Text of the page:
We read a passage, was it poetry? Was it a list? Was it hyperbolic? Did Jesus really want us to gouge out an eye or cut off a hand? He said to do so in Matthew 5:29-30 if the offending eye or hand causes one to sin. What is the price of a literal interpretation when it was not meant as such? It this case it could be a limb! In fact, the hyperbole Jesus was using was much more powerful than a literal interpretation. Reading the Bible with the correct mindset, and submitted to the Holy Spirit, brings liberation as apposed to the bondage of false belief.
Another very important point How to Read the Bible For All Its Worth drives home is the all-important subject of context, namely, the literary context. This is mentioned throughout the book. This means “first that words only have meanings in sentences, and second that biblical sentences for the most part only have clear meaning in relation to preceding and succeeding sentences.” (Kindle location 458). Without grasping what context really is, one cannot correctly interpret scripture, much less skillfully apply it the way God intends.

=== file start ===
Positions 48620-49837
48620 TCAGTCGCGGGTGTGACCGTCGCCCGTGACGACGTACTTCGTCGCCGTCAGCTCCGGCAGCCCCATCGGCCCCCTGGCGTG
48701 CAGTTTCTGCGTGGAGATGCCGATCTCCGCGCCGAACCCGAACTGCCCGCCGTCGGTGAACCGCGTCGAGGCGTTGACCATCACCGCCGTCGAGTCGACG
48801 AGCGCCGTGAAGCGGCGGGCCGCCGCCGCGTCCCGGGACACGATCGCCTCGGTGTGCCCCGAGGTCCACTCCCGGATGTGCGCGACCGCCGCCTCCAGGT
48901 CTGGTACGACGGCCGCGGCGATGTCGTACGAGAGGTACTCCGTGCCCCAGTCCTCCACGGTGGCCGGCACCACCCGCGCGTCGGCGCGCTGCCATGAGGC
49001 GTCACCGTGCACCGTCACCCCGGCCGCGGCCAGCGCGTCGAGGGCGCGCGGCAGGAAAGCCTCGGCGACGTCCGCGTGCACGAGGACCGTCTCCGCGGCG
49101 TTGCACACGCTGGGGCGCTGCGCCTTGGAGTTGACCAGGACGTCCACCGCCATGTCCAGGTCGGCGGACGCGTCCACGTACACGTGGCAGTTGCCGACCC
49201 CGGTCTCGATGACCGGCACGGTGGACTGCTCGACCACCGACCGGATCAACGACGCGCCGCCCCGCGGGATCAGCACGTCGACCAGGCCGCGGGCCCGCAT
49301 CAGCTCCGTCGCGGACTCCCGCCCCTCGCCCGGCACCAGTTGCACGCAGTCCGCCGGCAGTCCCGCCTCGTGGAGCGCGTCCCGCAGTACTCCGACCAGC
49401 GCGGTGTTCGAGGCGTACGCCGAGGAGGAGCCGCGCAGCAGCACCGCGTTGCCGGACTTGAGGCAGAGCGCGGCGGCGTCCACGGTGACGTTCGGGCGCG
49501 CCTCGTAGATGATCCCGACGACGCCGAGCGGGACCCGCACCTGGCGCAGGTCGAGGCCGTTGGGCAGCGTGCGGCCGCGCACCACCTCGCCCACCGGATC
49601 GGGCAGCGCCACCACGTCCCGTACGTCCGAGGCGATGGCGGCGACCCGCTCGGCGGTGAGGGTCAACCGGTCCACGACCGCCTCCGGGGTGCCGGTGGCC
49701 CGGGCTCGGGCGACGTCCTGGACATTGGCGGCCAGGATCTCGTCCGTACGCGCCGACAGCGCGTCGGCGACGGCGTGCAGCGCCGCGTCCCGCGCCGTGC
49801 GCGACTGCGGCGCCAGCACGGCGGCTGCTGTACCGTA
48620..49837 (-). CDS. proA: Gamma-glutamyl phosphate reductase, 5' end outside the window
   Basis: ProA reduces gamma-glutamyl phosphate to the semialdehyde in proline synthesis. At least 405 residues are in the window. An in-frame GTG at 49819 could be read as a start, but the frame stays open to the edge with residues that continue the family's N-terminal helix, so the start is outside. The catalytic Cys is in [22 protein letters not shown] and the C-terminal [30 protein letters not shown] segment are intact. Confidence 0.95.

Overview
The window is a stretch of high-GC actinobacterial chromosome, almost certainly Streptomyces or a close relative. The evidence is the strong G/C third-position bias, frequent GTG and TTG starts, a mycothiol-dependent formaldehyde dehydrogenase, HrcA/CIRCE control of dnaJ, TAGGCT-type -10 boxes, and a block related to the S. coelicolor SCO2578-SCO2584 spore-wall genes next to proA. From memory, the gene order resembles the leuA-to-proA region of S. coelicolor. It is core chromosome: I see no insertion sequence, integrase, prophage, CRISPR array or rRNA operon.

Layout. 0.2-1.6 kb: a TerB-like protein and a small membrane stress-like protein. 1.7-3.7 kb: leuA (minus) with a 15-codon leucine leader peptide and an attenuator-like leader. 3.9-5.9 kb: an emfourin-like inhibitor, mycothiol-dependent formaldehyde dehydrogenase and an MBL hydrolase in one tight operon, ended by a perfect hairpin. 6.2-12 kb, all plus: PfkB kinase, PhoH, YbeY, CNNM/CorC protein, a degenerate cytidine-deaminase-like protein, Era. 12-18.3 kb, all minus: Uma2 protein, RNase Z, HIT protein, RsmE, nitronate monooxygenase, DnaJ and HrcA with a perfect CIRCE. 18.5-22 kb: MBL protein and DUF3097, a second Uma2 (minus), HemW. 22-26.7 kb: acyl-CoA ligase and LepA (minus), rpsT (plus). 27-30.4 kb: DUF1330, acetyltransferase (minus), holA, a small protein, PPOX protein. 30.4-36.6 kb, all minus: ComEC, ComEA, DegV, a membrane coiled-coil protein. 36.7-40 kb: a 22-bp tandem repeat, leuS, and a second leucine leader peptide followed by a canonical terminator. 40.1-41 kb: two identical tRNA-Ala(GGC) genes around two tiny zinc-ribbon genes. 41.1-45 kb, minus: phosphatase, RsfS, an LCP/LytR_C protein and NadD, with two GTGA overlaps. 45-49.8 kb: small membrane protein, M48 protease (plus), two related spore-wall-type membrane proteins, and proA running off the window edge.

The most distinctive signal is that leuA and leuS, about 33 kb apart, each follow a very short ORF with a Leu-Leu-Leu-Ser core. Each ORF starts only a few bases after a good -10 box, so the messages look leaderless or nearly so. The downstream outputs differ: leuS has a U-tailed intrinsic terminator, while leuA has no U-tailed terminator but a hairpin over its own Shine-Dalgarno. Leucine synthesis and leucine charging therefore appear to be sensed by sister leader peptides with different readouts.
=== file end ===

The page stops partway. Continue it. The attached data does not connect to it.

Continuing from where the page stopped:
Personally, I tend to agree with the authors of How to Read the Bible For All Its Worth and nearly every point. I have actually read the book twice and find it to be incredibly helpful in my own devotional reading as well as sermon/lesson prep. They do tend to take some hard stances on the book of Revelation which I would personally tread lighter, but with Revelation, that is to be expected at times. They see the great city as Rome for sure. Rome is only mentioned in Acts (the last 1/3 or so of Acts is dedicated to Paul’s trek to Rome), Romans 1:7, 15, 15:22 and 2 Timothy 1:17. This is only minor and they are probably right.